For as long as I live, I will never forget that day.  Up the mountain we went.  Danni never left my side, never let go of my hand, except to go ahead a little ways and scout out the best path, the most sure footing.  He came back with a walking stick me fashioned from a fallen tree branch.  “Here,” he said, “This will help you keep your balance.”  If I began to take long strides, Danni would say, “Why do you make things so difficult?  You always do it the hard way?  You must listen to me, take small steps.”  And when I forgot and began to take long steps again, he said, “When you fall, then you will see.”  And, when I did fall he said, “So, now you will listen to me?”  Then he asked if I was hurt badly and helped me up and checked for cuts and bruises.

We walked and walked for hours, over treacherous terrain, across streams and up cliffs, he held my hand.  Over and over, he repeated “take small steps, and breathe.” It became my mantra “take small steps, and breathe.”  When my legs began to cramp and he stopped to massage them so I could go on and I thought how lucky I was to have this wonderful young man at my side.

When my back pack became heavy, he took it from me and carried both his own and mine as well.  He carried my water bottle and stopped frequently to make sure I was drinking enough water and staying hydrated.  To make the time pass, or perhaps as a distraction, Danni would ask me, ”what is the name of that flower?”  And so I began telling him the English names for the flowers that I knew growing in that forest, Mountain Asters, Hydrangeas, Daisies, and plants, too, ferns, ivy, wild grapes and strawberries, and, of course poison oak.  “Be careful,” I called to the hikers behind us, “There’s poison oak up here.”  One of the women in our group told me later that she saw a goddess on the mountain that day, striding through the forest with her staff.  Then, she said, when I began naming all the plants she thought to herself, “She’s not just a goddess, she’s a medicine woman.”  And, in some ways, I felt like a goddess and a medicine woman, there was definitely something magical going on here, something strange and healing and wonderful and profound.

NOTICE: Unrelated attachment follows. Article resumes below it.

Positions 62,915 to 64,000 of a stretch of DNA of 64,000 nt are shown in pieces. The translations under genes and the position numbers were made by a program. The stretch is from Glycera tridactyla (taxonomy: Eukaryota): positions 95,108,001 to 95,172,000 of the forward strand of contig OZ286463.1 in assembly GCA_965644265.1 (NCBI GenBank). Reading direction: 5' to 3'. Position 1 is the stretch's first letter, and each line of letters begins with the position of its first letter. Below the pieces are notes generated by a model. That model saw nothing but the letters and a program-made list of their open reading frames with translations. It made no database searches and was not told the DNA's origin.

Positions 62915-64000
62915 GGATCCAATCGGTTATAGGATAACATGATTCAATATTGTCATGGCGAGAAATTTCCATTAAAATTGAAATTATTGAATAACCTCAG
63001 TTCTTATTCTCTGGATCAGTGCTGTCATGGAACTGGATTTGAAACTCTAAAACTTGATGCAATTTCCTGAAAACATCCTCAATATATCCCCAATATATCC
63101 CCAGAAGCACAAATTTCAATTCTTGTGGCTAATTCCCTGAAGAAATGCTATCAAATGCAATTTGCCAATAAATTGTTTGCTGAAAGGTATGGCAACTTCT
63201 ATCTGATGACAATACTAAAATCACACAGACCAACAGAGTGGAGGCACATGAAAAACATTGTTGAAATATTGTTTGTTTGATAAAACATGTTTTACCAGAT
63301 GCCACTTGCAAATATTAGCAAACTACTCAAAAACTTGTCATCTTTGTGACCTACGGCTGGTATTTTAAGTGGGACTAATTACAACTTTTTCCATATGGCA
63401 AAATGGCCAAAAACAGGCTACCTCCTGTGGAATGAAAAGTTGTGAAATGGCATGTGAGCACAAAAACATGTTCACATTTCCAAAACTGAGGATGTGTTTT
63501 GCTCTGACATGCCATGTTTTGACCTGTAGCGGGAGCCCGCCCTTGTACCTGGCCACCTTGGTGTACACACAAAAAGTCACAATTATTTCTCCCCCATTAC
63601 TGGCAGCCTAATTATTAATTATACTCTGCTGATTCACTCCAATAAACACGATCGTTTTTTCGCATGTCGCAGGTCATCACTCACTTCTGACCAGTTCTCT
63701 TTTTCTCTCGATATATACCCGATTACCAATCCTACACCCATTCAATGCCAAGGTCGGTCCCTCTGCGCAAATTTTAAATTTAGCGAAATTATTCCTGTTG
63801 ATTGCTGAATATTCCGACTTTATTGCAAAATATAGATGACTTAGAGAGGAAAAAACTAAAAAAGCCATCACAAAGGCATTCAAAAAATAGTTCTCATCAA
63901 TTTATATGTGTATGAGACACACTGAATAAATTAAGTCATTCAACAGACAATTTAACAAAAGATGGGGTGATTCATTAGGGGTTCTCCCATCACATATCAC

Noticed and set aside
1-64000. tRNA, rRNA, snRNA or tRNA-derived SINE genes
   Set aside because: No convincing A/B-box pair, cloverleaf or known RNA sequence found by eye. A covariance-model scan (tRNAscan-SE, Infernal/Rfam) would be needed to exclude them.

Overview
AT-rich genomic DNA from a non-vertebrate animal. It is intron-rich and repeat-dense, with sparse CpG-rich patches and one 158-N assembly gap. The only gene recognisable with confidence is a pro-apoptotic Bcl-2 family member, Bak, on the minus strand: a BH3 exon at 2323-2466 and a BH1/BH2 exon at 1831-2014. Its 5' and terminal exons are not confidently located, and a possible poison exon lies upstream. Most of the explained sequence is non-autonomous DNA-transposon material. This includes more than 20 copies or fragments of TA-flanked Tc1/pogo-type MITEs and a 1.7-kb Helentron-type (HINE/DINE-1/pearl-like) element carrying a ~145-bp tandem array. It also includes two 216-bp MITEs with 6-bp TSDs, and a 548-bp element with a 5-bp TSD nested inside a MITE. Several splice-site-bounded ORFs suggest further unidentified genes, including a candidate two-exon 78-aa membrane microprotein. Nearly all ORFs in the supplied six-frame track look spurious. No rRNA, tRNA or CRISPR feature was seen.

From time to time, as the day wore on, someone would ask Danila if he wanted them to carry one of the back packs for a while, but he always said no, he was fine.  I said, “He’s not fine, he needs to rest.”  But still he refused help.  He said “What you don’t understand is the weight of the pack helps me to feel how you are doing.”  There were other men (and women) that day that touched my heart.  There was Aaron who tied his bandana around my head to keep the sweat out of my eyes.  There was Jed who, when I cut my arm on a tree branch, examined the wound carefully and then pronounced it, “OK.”  But it was Danni who amazed me.

When we finally got back to our base I was exhausted, humbled, grateful and overwhelmed.   I told Danni, “In my entire life, nobody ever cared for me the way you did today out on that mountain.”  We walked back to the hotel together, and together we sat down to have lunch.  I told the other people at our table, “this man is an angel, sent from heaven, and don’t let him tell you otherwise.”